Are there schools that specialize in the degrees and fields you’re interested in? To what extent does the specific school someone attends have an impact on their career goals? This also varies by industry and job type. For instance, the MBA is currently considered a very valuable degree, though studies suggest the benefits of the MBA go disproportionately to graduates of the top-ranked MBA programs.

    There are many other criteria to consider in narrowing the field to a list of schools that make sense for you. Ask yourself how affordable the programs you’re looking at are for you (in addition to what kinds of financial assistance are available).

    Also, ask yourself whether the schools you’re looking at make sense according to your personal needs. Do you need to be close to home? Far from home? Do you need a flexible class schedule so you can continue working or raising a family?

    Don’t be afraid to reach out to alumni of the schools you’re looking at. You can also try to find people who work in the field you’re interested in and ask them about their educational experiences. Ask them about their experiences in particular. Ask them what they wish they’d known or thought to consider before they enrolled in graduate school.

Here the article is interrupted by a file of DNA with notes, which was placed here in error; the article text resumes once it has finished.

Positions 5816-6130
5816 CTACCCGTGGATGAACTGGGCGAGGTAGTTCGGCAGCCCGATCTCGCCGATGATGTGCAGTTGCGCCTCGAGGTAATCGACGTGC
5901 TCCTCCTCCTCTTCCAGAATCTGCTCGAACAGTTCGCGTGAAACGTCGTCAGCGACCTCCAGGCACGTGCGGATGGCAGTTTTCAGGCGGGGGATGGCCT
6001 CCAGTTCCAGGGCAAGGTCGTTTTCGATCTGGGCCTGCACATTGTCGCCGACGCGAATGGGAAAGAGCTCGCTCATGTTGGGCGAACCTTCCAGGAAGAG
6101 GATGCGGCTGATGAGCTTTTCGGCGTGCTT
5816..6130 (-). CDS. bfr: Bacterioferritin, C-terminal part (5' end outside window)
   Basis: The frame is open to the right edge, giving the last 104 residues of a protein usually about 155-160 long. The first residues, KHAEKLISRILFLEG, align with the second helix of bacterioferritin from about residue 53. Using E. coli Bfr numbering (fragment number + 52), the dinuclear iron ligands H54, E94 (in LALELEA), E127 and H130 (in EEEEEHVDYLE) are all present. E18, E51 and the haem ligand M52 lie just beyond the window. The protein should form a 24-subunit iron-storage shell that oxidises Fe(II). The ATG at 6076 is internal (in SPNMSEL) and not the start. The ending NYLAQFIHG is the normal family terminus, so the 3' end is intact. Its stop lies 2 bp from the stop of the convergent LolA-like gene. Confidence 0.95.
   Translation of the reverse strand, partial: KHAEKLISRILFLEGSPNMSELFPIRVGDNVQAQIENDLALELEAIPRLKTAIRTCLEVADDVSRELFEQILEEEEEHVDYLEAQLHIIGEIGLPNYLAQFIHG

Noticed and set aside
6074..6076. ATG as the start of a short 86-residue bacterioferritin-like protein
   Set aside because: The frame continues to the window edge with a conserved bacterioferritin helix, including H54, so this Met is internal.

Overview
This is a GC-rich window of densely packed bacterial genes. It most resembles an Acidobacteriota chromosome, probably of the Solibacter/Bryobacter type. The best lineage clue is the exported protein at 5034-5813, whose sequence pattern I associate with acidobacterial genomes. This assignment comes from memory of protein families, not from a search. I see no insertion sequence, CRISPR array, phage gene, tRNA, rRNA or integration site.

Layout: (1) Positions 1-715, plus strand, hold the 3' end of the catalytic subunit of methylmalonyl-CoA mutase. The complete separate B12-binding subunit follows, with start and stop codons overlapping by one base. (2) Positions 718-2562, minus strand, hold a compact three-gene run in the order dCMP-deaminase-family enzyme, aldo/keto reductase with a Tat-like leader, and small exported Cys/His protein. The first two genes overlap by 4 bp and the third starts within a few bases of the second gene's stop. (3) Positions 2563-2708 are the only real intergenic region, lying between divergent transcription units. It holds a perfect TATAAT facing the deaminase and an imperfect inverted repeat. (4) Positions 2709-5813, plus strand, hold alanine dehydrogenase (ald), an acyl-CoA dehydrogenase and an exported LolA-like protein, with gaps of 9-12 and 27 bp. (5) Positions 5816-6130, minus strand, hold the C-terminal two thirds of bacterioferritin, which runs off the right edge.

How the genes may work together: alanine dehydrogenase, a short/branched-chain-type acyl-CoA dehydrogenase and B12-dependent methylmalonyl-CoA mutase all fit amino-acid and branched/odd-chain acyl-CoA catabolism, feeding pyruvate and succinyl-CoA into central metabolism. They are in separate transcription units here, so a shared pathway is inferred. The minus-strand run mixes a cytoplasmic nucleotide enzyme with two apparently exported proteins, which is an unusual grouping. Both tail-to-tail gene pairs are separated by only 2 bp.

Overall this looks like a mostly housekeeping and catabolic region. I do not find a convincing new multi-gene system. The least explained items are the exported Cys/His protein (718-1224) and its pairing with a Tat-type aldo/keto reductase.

Step Five: Figure Out How To Get There

    Once you’ve decided on a few schools that would be right for you, your job becomes figuring out how to get accepted to them! Depending on the nature of the industry and program you’re interested in, this might be a very competitive (and anguishing) process.

    You can start by talking to admissions committees, as well as alumni. First figure out the things you absolutely have to do before enrolling. Are you qualified to walk into school tomorrow, or do you need more prerequisites? Do you have all your financial information in order? Do you need to take some more classes to get your GPA up so you can be a better applicant? Depending on the field, you may find, paradoxically, that before you can go back to school, you need to get some work experience first.

    One thing you are very likely to find is that, for better or worse, the days of standardized testing have returned. Many graduate schools require applicants to take some kind of standardized test, such as the GRE or the GMAT. Try to get a sense of how important a factor testing is in the admissions process of the programs you’re looking at. This is an appropriate last step, because once you move onto test prep, it becomes a whole world and path and strategy unto itself. That’s why it’s good to have all the other questions asked and answered in advance!

    Dave Green
    Senior tutor and professional test-prep writer. Interdisciplinary wizard, with Master’s degrees in economics, philosophy, and political science at HUJI.